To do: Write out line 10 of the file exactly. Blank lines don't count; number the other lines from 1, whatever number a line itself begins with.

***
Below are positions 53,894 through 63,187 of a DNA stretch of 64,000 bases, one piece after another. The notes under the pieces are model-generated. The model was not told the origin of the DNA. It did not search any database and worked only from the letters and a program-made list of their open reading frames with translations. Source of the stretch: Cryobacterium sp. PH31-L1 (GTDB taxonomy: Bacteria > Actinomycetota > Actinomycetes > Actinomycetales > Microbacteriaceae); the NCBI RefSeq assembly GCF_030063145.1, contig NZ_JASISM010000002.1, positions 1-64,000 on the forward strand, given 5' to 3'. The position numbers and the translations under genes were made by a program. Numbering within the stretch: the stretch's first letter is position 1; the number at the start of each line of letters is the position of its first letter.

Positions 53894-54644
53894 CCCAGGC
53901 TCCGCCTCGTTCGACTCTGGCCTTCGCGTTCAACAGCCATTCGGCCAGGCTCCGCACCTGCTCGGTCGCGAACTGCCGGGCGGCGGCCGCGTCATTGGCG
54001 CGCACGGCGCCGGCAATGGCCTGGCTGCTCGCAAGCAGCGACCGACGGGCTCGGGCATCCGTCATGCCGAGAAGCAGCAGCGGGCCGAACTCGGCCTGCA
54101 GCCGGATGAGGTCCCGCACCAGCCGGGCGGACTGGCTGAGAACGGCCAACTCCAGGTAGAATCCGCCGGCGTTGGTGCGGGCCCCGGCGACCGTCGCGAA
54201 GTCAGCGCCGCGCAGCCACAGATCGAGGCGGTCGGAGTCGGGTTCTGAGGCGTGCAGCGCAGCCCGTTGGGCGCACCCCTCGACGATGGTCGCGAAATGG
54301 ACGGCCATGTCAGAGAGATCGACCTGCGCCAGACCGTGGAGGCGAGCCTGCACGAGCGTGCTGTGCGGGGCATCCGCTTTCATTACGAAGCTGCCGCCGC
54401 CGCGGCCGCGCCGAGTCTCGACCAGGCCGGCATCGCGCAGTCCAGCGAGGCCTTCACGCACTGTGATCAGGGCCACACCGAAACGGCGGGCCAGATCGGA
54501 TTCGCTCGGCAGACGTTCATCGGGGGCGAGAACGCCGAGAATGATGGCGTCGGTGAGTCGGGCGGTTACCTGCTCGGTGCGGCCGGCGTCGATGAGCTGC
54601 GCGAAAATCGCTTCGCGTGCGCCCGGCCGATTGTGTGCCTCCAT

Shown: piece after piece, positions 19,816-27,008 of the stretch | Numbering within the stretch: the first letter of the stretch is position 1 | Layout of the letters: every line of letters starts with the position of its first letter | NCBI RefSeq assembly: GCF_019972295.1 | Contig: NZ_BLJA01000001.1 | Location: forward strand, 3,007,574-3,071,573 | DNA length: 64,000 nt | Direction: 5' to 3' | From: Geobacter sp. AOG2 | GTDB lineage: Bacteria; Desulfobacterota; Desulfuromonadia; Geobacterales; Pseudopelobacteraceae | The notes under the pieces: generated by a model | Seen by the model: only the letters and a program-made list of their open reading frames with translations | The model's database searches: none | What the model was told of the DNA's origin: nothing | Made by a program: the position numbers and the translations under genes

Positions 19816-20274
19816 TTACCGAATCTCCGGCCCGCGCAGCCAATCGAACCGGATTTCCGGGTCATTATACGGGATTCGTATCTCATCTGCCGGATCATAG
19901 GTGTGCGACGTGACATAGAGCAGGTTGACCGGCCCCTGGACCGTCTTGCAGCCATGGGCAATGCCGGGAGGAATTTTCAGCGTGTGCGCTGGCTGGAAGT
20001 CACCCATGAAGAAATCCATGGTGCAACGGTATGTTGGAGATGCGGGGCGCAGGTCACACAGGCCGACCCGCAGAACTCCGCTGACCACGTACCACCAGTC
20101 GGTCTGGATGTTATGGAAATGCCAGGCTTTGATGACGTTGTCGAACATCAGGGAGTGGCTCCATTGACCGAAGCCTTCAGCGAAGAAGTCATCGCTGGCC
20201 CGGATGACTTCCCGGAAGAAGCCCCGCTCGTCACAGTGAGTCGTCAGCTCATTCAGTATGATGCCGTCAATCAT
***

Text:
54501 TTCGCTCGGCAGACGTTCATCGGGGGCGAGAACGCCGAGAATGATGGCGTCGGTGAGTCGGGCGGTTACCTGCTCGGTGCGGCCGGCGTCGATGAGCTGC